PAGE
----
## no critic (Modules::ProhibitMultiplePackages)
package DateTime::Infinite;

use strict;
use warnings;
use namespace::autoclean;

our $VERSION = '1.54';

use DateTime;
use DateTime::TimeZone;

use base qw(DateTime);

foreach my $m (qw( set set_time_zone truncate )) {
    ## no critic (TestingAndDebugging::ProhibitNoStrict)
    no strict 'refs';
    *{"DateTime::Infinite::$m"} = sub { return $_[0] };

sub is_finite   {0}
sub is_infinite {1}

## no critic (Subroutines::ProhibitUnusedPrivateSubroutines)
sub _rd2ymd {
    return $_[2] ? ( $_[1] ) x 7 : ( $_[1] ) x 3;

sub _seconds_as_components {
    return ( $_[1] ) x 3;

sub ymd {
    return $_[0]->iso8601;

sub mdy {
    return $_[0]->iso8601;

sub dmy {
    return $_[0]->iso8601;

sub hms {
    return $_[0]->iso8601;

sub hour_12 {
    return $_[0]->_infinity_string;

sub hour_12_0 {
    return $_[0]->_infinity_string;

sub datetime {
    return $_[0]->_infinity_string;

sub stringify {
    return $_[0]->_infinity_string;

sub _infinity_string {
    return $_[0]->{utc_rd_days} == DateTime::INFINITY
        ? DateTime::INFINITY . q{}
        : DateTime::NEG_INFINITY . q{};

sub _week_values { [ $_[0]->{utc_rd_days}, $_[0]->{utc_rd_days} ] }

sub STORABLE_freeze {return}
sub STORABLE_thaw   {return}

package DateTime::Infinite::Future;

use strict;
use warnings;

use base qw(DateTime::Infinite);

    my $Pos = bless {
        utc_rd_days   => DateTime::INFINITY,
        utc_rd_secs   => DateTime::INFINITY,
        local_rd_days => DateTime::INFINITY,
        local_rd_secs => DateTime::INFINITY,
        rd_nanosecs   => DateTime::INFINITY,
        tz            => DateTime::TimeZone->new( name => 'floating' ),
        locale        => FakeLocale->instance,


    sub new {$Pos}

package DateTime::Infinite::Past;

use strict;
use warnings;

use base qw(DateTime::Infinite);

    my $Neg = bless {
        utc_rd_days   => DateTime::NEG_INFINITY,
        utc_rd_secs   => DateTime::NEG_INFINITY,
        local_rd_days => DateTime::NEG_INFINITY,
        local_rd_secs => DateTime::NEG_INFINITY,
        rd_nanosecs   => DateTime::NEG_INFINITY,
        tz            => DateTime::TimeZone->new( name => 'floating' ),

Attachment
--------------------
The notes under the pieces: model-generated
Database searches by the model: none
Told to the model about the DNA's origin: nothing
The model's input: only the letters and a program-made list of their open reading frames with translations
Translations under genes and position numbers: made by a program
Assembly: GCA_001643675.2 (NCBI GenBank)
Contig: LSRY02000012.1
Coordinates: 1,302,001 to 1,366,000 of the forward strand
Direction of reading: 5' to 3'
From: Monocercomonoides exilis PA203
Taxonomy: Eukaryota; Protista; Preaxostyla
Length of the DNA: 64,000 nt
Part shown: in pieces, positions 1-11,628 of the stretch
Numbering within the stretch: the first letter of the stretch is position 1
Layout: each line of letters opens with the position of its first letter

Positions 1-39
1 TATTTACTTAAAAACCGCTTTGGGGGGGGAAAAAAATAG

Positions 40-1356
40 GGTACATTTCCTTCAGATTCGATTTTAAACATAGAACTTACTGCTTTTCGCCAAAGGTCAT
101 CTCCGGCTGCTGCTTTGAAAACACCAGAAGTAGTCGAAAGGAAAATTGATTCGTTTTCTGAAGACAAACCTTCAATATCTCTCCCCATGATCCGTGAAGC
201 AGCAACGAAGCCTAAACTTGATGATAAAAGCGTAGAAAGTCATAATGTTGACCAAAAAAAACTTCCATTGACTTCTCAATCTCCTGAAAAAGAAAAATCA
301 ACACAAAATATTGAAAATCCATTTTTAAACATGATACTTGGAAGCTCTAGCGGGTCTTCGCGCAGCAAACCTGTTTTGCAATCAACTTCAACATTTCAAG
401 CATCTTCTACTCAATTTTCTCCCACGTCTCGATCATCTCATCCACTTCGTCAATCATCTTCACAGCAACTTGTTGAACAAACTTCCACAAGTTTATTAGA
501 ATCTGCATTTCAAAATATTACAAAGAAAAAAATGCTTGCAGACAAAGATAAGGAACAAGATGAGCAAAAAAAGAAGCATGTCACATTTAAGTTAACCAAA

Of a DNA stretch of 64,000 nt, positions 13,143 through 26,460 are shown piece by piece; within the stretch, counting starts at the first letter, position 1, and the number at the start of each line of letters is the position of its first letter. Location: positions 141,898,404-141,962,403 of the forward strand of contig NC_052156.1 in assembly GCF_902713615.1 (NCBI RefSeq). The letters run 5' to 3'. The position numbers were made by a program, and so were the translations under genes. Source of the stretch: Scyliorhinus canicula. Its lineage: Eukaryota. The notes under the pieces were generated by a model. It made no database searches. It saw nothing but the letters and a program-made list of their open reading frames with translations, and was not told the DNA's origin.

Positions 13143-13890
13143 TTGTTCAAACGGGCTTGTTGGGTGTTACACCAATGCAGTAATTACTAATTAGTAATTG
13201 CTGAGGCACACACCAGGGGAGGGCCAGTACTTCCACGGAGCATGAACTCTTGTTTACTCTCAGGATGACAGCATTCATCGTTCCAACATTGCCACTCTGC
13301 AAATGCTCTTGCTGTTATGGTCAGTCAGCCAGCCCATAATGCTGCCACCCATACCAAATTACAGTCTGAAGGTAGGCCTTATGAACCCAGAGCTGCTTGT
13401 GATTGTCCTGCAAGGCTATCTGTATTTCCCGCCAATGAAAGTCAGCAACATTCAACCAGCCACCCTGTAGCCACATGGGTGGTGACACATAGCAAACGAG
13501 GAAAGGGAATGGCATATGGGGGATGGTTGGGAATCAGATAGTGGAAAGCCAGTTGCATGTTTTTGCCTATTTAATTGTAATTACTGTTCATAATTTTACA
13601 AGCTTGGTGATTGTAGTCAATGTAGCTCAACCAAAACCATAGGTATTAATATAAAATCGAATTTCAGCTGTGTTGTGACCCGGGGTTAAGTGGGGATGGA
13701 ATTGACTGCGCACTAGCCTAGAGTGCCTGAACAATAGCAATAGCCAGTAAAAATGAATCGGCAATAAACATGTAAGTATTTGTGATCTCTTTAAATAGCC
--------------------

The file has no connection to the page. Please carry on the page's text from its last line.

locale        => FakeLocale->instance,


    sub new {$Neg}

package    # hide from PAUSE

use strict;
use warnings;

use DateTime::Locale;

my $Instance;

sub instance {
    return $Instance ||= bless { locale => DateTime::Locale->load('en_US') },

sub id {
    return 'infinite';

sub language_id {
    return 'infinite';

sub name {
    'Fake locale for Infinite DateTime objects';

sub language {
    'Fake locale for Infinite DateTime objects';

my @methods = qw(

for my $meth (@methods) {
    ## no critic (TestingAndDebugging::ProhibitNoStrict)
    no strict 'refs';
    *{$meth} = sub {undef};

# Totally arbitrary
sub first_day_of_week {
    return 1;

sub prefers_24_hour_time {
    return 0;


## no critic (ClassHierarchies::ProhibitAutoloading)
    my $self = shift;

    my ($meth) = $AUTOLOAD =~ /::(\w+)$/;

    if ( $meth =~ /format/ && $meth !~ /^(?:day|month|quarter)/ ) {
        return $self->{locale}->$meth(@_);

    return [];


# ABSTRACT: Infinite past and future DateTime objects



=encoding UTF-8

=head1 NAME

DateTime::Infinite - Infinite past and future DateTime objects

=head1 VERSION

version 1.54


  my $future = DateTime::Infinite::Future->new;
  my $past   = DateTime::Infinite::Past->new;


This module provides two L<DateTime> subclasses, C<DateTime::Infinite::Future>
and C<DateTime::Infinite::Past>.

The objects are always in the "floating" timezone, and this cannot be changed.

=head1 METHODS

The only constructor for these two classes is the C<new> method, as shown in
the L</SYNOPSIS>. This method takes no parameters.

All "get" methods in this module simply return infinity, positive or
negative. If the method is expected to return a string, it returns the string
representation of positive or negative infinity used by your system. For
example, on my system calling C<< $dt->year >>> returns a number which when
printed appears either "Inf" or "-Inf".

This also applies to methods that are compound stringifications, which return
the same strings even for things like C<< $dt->ymd >> or C<< $dt->iso8601 >>

The object is not mutable, so the C<< $dt->set >>, C<< $dt->set_time_zone >>,
and C<< $dt->truncate >> methods are all do-nothing methods that simply return
the object they are called with.

Obviously, the C<< $dt->is_finite >> method returns false and the C<<
$dt->is_infinite >> method returns true.

=head1 SEE ALSO

datetime@perl.org mailing list


=head1 BUGS

There seem to be lots of problems when dealing with infinite numbers on
Win32. This may be a problem with this code, Perl, or Win32's IEEE math
implementation. Either way, the module may not be well-behaved on Win32
operating systems.

Bugs may be submitted at L<https://github.com/houseabsolute/DateTime.pm/issues>.

There is a mailing list available for users of this distribution,

I am also usually active on IRC as 'autarch' on C<irc://irc.perl.org>.

=head1 SOURCE

The source code repository for DateTime can be found at L<https://github.com/houseabsolute/DateTime.pm>.

=head1 AUTHOR

Dave Rolsky <autarch@urth.org>


This software is Copyright (c) 2003 - 2020 by Dave Rolsky.

This is free software, licensed under:

  The Artistic License 2.0 (GPL Compatible)

The full text of the license can be found in the
F<LICENSE> file included with this distribution.